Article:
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Type 2 Diabetes Mellitus
Coronary Disease
Stroke
Health
Blood Vessels
Life Style
Education

All Science Journal Classification (ASJC) codes

  • Internal Medicine
  • Endocrinology, Diabetes and Metabolism
  • Endocrinology

Cite this

Dorman, Janice S. ; Valdez, Rodolfo ; Liu, Tiebin ; Wang, Catharine ; Rubinstein, Wendy S. ; O'Neill, Suzanne M. ; Acheson, Louise S. ; Ruffin, Mack ; Khoury, Muin J. / Health beliefs among individuals at increased familial risk for type 2 diabetes : Implications for prevention. In: Diabetes Research and Clinical Practice. 2012 ; Vol. 96, No. 2. pp. 156-162.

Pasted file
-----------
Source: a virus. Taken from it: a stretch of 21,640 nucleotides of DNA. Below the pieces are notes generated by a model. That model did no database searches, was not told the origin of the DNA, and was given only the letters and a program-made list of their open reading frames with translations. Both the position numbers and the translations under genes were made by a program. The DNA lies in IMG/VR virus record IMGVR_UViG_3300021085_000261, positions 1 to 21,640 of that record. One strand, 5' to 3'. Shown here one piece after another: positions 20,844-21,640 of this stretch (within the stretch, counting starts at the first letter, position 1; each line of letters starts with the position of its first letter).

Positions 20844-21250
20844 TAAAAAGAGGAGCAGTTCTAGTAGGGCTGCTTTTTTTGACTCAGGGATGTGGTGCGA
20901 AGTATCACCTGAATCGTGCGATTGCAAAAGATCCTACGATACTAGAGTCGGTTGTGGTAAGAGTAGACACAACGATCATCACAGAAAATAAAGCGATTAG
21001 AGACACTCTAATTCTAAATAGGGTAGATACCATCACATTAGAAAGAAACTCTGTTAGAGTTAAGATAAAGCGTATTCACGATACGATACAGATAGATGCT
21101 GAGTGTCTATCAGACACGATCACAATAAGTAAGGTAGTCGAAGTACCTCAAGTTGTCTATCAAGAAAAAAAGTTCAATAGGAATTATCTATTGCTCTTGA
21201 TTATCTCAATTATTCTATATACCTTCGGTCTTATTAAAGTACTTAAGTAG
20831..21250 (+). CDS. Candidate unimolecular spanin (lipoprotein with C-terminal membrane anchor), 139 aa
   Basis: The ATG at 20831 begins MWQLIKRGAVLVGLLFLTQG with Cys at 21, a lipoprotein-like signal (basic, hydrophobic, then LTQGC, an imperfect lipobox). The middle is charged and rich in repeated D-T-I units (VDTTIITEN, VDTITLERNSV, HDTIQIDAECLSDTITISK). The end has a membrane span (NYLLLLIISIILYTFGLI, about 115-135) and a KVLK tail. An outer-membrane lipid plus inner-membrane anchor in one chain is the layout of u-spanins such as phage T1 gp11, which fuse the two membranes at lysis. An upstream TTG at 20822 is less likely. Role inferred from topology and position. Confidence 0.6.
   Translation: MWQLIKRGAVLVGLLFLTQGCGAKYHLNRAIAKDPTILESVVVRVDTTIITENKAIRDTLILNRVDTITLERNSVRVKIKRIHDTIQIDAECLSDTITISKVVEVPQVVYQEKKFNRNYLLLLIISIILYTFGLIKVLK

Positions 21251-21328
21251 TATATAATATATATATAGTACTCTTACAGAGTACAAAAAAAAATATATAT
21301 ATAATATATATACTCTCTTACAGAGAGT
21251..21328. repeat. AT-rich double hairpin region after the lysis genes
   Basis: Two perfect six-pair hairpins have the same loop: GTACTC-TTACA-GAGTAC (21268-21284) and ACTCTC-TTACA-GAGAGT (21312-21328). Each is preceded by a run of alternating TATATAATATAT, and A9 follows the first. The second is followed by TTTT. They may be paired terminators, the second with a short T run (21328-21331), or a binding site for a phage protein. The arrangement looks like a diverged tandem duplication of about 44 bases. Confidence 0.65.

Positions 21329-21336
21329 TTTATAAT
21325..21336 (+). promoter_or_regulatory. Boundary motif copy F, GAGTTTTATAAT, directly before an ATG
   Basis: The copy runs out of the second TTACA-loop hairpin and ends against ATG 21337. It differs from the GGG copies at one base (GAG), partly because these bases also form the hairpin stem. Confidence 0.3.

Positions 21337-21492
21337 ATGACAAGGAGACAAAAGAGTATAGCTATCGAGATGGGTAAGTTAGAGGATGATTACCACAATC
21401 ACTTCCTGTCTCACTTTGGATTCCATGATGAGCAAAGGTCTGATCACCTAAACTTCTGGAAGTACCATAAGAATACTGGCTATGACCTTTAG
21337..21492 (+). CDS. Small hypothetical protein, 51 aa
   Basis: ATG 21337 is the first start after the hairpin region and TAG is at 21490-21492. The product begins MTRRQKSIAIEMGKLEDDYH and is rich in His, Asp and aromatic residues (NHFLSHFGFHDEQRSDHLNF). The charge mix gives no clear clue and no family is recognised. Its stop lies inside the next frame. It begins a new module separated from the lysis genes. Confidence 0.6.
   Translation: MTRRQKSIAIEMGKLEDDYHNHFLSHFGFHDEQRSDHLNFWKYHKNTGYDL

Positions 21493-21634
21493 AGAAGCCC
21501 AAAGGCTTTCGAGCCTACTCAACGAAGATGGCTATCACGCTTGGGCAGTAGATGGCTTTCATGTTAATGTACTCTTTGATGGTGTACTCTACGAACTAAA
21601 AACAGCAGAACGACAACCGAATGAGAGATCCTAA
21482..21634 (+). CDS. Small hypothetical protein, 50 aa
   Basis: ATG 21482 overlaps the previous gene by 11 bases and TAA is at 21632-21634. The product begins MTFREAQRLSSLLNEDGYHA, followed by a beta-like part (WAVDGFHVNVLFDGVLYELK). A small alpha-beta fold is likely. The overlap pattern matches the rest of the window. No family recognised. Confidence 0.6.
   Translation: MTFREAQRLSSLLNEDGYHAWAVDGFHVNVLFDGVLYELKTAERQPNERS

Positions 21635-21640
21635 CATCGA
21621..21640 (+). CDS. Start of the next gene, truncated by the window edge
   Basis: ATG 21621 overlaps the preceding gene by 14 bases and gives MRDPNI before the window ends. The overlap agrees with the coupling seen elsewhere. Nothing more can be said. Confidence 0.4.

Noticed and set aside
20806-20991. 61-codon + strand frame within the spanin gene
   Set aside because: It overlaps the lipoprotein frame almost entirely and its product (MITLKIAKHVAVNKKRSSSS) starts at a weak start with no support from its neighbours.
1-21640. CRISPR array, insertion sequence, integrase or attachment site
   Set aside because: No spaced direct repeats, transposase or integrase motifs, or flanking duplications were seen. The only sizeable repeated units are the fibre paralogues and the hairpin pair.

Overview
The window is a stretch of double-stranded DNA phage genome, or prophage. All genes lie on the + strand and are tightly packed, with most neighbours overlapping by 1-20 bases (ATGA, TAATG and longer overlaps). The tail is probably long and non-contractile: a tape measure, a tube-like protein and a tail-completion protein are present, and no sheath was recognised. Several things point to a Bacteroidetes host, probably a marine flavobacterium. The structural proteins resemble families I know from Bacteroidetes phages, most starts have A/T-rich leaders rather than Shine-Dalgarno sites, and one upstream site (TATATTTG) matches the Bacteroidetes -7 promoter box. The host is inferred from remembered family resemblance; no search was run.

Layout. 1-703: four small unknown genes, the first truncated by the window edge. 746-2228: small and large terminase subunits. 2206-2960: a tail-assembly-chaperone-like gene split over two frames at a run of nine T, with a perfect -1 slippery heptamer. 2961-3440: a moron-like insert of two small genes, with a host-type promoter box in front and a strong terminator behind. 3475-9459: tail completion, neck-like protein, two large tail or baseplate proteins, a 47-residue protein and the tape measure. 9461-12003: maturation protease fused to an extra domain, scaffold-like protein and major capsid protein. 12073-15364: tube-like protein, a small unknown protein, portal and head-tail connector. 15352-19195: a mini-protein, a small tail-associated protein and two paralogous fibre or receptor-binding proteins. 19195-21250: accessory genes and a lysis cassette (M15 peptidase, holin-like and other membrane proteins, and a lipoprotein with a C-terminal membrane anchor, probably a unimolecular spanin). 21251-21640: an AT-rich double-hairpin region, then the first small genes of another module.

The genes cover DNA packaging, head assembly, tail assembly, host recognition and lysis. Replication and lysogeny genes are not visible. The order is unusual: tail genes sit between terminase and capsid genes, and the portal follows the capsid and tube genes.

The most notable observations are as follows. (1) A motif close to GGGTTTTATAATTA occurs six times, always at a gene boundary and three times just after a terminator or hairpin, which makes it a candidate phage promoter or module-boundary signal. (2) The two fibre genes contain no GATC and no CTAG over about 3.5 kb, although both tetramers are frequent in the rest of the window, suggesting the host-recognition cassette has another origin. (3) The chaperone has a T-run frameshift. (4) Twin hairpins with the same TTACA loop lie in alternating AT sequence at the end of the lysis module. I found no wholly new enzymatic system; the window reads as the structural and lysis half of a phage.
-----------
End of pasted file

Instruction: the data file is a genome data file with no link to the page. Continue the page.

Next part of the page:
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abstract = "Aim: To evaluate perceived risk, control, worry, and severity about diabetes, coronary heart disease (CHD) and stroke among individuals at increased familial risk of diabetes. Methods: Data analyses were based on the Family Healthware™ Impact Trial. Baseline health beliefs were compared across three groups: (1) no family history of diabetes, CHD or stroke (n= 836), (2) family history of diabetes alone (n= 267), and (3) family history of diabetes and CHD and/or stroke (n= 978). Results: After adjusting for age, gender, race, education and BMI, scores for perceived risk for diabetes (p< 0.0001), CHD (p< 0.0001) and stroke (p< 0.0001) were lowest in Group 1 and highest in Group 3. Similar results were observed about worry for diabetes (p< 0.0001), CHD (p< 0.0001) and stroke (p< 0.0001). Perceptions of control or severity for diabetes, CHD or stroke did not vary across the three groups. Conclusions: Among individuals at increased familial risk for diabetes, having family members affected with CHD and/or stroke significantly influenced perceived risk and worry. Tailored lifestyle interventions for this group that assess health beliefs and emphasize approaches for preventing diabetes, as well as its vascular complications, may be an effective strategy for reducing the global burden of these serious but related chronic disorders.",